With California’s wine grape vineyards on a fast track to producing what looks to be the third large crop in as many years, finding a home for uncommitted 2014 grapes could prove somewhat daunting, especially for Central Valley sellers, reports grape broker and partner Glenn Proctor, Ciatti Company, San Rafael, Calif.
However, as he points out, much of this year’s crop is being grown on contract. Any available 2014 grapes represent only a small portion of total production.
“A lot of fruit is under long-term contracts at good prices,” Proctor says. “Returns from those grapes should be solid this year. But, moving grapes into the open market at this point might be a challenge.”
Except for areas of the southern and West Side of the San Joaquin Valley, where deliveries of surface water have been curtailed, and parts of the Paso Robles region, growers should have enough water to meet the needs of their vineyards this year, Proctor notes.
The quality of the grapes appears to be good, too. Not counting a few spots of powdery mildew in the Central and North Coast areas, this year’s wine grape crop has been mostly clean of any disease problems, particularly in the Central Valley.
These factors, plus favorable weather, have produced what looks like average yields in some areas and average to better in others, Proctor notes. Consequently, many observers are projecting the 2014 wine grape harvest to total around 4 million tons. That compares to the record highs of the last two years when production exceeded that level.
“We don’t necessarily need a third big crop in a row,” Proctor says. “We’ll likely be long on supply relative to demand. But, as long as sales keep growing, we’ll be able to work our way out of it.”
Meanwhile, following a strong start of the year with good buying activity and stable prices in coastal areas, the market there has slowed in the last two months as buyers began assessing this year’s potential crop size and bulk wine inventories. As a result, spot prices for varieties expected to produce normal yields this year, including Chardonnay, Merlot and Sauvignon Blanc, have softened, Proctor says.
The variety bringing the best spot prices is probably North Coast Cabernet Sauvignon. “The appetite for it from buyers has been extremely strong in Lake, Mendocino, Sonoma and Napa Counties,” he says. “Those grapes are hard to find. This is probably the tightest part of the whole market right now.”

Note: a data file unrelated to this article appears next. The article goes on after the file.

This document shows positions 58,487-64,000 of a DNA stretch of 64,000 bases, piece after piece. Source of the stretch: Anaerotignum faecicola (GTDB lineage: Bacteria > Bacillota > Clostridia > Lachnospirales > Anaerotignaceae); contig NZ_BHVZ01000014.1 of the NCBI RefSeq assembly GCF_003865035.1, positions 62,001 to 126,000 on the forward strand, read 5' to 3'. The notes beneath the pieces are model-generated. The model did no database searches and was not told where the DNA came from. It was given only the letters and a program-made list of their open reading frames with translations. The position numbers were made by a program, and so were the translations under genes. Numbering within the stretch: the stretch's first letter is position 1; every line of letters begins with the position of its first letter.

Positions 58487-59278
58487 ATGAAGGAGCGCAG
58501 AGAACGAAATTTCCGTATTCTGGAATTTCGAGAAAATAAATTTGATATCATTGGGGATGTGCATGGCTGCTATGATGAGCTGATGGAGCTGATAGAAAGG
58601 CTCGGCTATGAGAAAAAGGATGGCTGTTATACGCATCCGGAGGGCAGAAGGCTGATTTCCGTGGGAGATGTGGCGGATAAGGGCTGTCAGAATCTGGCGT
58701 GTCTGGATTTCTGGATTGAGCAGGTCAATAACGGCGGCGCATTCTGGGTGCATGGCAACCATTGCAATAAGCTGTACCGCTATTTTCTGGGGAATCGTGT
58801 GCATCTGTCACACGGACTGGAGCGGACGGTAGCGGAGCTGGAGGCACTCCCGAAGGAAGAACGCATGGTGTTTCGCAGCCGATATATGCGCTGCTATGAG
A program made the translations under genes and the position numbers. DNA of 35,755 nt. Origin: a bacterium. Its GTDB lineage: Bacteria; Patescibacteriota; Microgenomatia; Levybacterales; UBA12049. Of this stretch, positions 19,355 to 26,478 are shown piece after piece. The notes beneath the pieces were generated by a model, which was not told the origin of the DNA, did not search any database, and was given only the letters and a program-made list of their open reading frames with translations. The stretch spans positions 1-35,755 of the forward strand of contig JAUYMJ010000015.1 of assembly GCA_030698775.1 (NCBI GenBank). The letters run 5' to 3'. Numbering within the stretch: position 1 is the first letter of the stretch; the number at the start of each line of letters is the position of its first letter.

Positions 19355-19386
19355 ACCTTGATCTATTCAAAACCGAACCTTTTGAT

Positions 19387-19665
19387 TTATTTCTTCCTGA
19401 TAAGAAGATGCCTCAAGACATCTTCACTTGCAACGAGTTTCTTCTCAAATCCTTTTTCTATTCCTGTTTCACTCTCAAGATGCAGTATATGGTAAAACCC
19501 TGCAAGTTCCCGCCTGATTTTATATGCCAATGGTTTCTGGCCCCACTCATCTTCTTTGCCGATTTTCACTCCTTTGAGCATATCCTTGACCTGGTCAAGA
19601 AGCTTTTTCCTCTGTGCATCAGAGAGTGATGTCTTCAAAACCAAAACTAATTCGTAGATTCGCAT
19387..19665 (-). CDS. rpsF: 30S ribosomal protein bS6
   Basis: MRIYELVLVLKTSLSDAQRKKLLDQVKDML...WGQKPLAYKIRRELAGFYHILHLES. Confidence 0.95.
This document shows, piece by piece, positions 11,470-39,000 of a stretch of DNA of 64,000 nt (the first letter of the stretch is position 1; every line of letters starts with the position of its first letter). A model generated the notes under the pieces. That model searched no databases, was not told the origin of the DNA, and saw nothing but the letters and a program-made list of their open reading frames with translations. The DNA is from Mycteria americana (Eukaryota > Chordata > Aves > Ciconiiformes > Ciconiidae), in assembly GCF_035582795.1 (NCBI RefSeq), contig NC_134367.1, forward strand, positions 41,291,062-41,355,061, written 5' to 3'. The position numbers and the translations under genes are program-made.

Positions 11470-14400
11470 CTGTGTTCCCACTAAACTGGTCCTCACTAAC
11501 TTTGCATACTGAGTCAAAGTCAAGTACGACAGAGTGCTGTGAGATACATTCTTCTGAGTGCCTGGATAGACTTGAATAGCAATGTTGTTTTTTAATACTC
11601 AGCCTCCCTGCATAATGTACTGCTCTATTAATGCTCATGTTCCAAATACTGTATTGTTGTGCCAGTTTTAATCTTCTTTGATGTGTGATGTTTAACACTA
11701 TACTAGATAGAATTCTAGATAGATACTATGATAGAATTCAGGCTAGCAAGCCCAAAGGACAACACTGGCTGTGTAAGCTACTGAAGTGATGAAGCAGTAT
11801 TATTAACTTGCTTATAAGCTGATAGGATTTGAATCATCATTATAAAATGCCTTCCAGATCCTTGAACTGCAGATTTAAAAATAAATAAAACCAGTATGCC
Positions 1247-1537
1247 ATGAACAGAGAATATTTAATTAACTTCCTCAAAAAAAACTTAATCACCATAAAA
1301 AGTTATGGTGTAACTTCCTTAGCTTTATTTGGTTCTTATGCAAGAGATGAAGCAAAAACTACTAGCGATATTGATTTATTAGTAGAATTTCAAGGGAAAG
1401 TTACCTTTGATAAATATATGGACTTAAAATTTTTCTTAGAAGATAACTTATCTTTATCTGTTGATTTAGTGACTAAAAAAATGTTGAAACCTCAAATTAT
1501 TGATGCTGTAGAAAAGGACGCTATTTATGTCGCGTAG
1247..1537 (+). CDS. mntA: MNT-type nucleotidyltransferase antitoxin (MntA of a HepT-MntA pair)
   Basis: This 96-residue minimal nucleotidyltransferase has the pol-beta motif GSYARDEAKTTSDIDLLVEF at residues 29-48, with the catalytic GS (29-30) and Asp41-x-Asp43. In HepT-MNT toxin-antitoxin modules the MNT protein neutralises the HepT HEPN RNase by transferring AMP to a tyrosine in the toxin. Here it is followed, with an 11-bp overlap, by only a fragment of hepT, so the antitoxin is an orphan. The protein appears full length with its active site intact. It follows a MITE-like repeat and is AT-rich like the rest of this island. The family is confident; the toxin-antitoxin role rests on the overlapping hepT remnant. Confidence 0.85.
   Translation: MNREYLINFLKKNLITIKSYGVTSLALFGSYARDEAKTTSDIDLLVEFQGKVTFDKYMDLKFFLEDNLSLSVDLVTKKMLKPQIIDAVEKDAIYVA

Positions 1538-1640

In the Central Valley, slipping casegood sales, have caused spot grape buyers to back away from varieties used to produce wines selling for $7 to $10 a bottle or less. Those varieties represent much of the region’s wine grape production.
“In general, this market has been slow throughout the year,” Proctor says.
He tells of one large Central Valley grower who describes this year’s market for uncommitted grapes as the slowest since 2004 and 2005. Several other growers report offering package deals, enticing buyers to purchase certain slow-moving varieties, such as Chardonnay, along with a more-desired one, like Pinot Noir, Proctor says.
“We’re seeing activity in certain varieties, like Pinot Grigio and Sauvignon Blanc, and, particularly, Rubired. Pinot Noir has continued relatively strong. However, it looks like Chardonnay and Zinfandel are among the Valley varieties that are long on supply relative to demand. Some will be sold. But, we’re not sure at what price. Right now buyers and sellers seem to be at the point of who blinks first.”
Another factor that could affect the spot market for 2014 grapes is the ability of wineries to handle any excess fruit, Proctor adds.
“The tank and crush capacity is pretty tight out there,” he says. “A large crop this year will tax the system a bit. If the harvest comes in too much and too fast, coastal wineries will be challenged to keep up.”
Not surprisingly, the last two large wine grape crops have led to a slowdown in the bulk wine market, too. In fact, Proctor reports the amount of bulk wine for sale has reached levels not seen in the past five or six years.
“There aren’t a lot of buyers in the bulk market, especially in the Central Valley,” he says. “There’s some activity on the Coast around Cabernet Sauvignon, Pinot Noir and the more prestigious appellations of Chardonnay.”
The international market isn’t likely to provide much of an outlet for bulk wine from California, at least for now. Citing such examples as good volumes of wine this year in Spain and Chile and a relatively good size crush in Argentina, Proctor says the international supply of wine is relatively flush.
Meanwhile, until California’s 2014 harvest gets into full swing – probably sometime around the end of August or early September – caution prevails in the market. “Buyers and sellers are trying to make the best decisions based on what they think will happen in the next month or two,” he says. “Right now, there are a lot of unknowns, especially – How many grapes will we have when it’s all said and done?”